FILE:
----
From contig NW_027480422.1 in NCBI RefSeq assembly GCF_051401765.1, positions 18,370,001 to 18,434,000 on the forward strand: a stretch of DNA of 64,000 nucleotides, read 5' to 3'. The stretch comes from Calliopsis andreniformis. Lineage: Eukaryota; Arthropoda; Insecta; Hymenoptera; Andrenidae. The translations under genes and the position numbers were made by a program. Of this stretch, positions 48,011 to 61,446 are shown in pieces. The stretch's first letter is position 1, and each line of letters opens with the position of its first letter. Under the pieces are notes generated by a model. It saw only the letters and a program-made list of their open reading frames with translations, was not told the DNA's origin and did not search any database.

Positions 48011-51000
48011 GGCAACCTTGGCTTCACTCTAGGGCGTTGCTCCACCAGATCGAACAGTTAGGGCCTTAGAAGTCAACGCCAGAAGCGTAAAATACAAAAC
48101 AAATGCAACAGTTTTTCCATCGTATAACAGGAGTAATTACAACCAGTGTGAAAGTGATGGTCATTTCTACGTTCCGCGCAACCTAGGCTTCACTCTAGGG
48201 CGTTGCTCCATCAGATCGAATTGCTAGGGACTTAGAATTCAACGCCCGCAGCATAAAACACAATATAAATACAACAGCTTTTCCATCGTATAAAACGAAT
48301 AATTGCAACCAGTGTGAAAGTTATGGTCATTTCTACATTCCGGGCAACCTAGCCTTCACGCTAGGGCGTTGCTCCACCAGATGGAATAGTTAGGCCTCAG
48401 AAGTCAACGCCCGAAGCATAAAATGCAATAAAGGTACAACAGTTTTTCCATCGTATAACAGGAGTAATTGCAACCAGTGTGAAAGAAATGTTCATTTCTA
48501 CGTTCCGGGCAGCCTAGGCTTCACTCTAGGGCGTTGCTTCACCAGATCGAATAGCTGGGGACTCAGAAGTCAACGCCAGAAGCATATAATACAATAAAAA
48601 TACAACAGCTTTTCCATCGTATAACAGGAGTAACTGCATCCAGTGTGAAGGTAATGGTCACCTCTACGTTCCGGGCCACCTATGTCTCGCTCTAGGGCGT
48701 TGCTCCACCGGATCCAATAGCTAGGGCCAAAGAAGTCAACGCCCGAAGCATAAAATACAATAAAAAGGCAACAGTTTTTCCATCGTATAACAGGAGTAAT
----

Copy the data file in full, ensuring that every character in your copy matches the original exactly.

From contig NW_027480422.1 in NCBI RefSeq assembly GCF_051401765.1, positions 18,370,001 to 18,434,000 on the forward strand: a stretch of DNA of 64,000 nucleotides, read 5' to 3'. The stretch comes from Calliopsis andreniformis. Lineage: Eukaryota; Arthropoda; Insecta; Hymenoptera; Andrenidae. The translations under genes and the position numbers were made by a program. Of this stretch, positions 48,011 to 61,446 are shown in pieces. The stretch's first letter is position 1, and each line of letters opens with the position of its first letter. Under the pieces are notes generated by a model. It saw only the letters and a program-made list of their open reading frames with translations, was not told the DNA's origin and did not search any database.

Positions 48011-51000
48011 GGCAACCTTGGCTTCACTCTAGGGCGTTGCTCCACCAGATCGAACAGTTAGGGCCTTAGAAGTCAACGCCAGAAGCGTAAAATACAAAAC
48101 AAATGCAACAGTTTTTCCATCGTATAACAGGAGTAATTACAACCAGTGTGAAAGTGATGGTCATTTCTACGTTCCGCGCAACCTAGGCTTCACTCTAGGG
48201 CGTTGCTCCATCAGATCGAATTGCTAGGGACTTAGAATTCAACGCCCGCAGCATAAAACACAATATAAATACAACAGCTTTTCCATCGTATAAAACGAAT
48301 AATTGCAACCAGTGTGAAAGTTATGGTCATTTCTACATTCCGGGCAACCTAGCCTTCACGCTAGGGCGTTGCTCCACCAGATGGAATAGTTAGGCCTCAG
48401 AAGTCAACGCCCGAAGCATAAAATGCAATAAAGGTACAACAGTTTTTCCATCGTATAACAGGAGTAATTGCAACCAGTGTGAAAGAAATGTTCATTTCTA
48501 CGTTCCGGGCAGCCTAGGCTTCACTCTAGGGCGTTGCTTCACCAGATCGAATAGCTGGGGACTCAGAAGTCAACGCCAGAAGCATATAATACAATAAAAA
48601 TACAACAGCTTTTCCATCGTATAACAGGAGTAACTGCATCCAGTGTGAAGGTAATGGTCACCTCTACGTTCCGGGCCACCTATGTCTCGCTCTAGGGCGT
48701 TGCTCCACCGGATCCAATAGCTAGGGCCAAAGAAGTCAACGCCCGAAGCATAAAATACAATAAAAAGGCAACAGTTTTTCCATCGTATAACAGGAGTAAT